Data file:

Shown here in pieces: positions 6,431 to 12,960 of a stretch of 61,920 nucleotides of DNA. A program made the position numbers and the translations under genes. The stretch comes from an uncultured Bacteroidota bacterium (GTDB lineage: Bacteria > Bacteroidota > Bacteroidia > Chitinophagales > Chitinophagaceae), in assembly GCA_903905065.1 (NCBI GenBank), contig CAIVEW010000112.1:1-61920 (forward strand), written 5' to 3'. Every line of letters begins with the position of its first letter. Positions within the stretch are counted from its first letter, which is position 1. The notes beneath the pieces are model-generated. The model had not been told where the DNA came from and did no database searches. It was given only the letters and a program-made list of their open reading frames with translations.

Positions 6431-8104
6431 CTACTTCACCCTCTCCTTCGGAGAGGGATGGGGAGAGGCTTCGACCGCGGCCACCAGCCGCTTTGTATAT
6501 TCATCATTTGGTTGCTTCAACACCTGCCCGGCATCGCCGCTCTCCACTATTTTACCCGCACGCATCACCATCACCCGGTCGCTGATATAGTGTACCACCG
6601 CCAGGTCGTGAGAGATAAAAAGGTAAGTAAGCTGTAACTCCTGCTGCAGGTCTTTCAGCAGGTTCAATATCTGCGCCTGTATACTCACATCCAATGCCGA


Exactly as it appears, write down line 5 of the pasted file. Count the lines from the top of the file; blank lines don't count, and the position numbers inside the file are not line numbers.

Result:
6601 CCAGGTCGTGAGAGATAAAAAGGTAAGTAAGCTGTAACTCCTGCTGCAGGTCTTTCAGCAGGTTCAATATCTGCGCCTGTATACTCACATCCAATGCCGA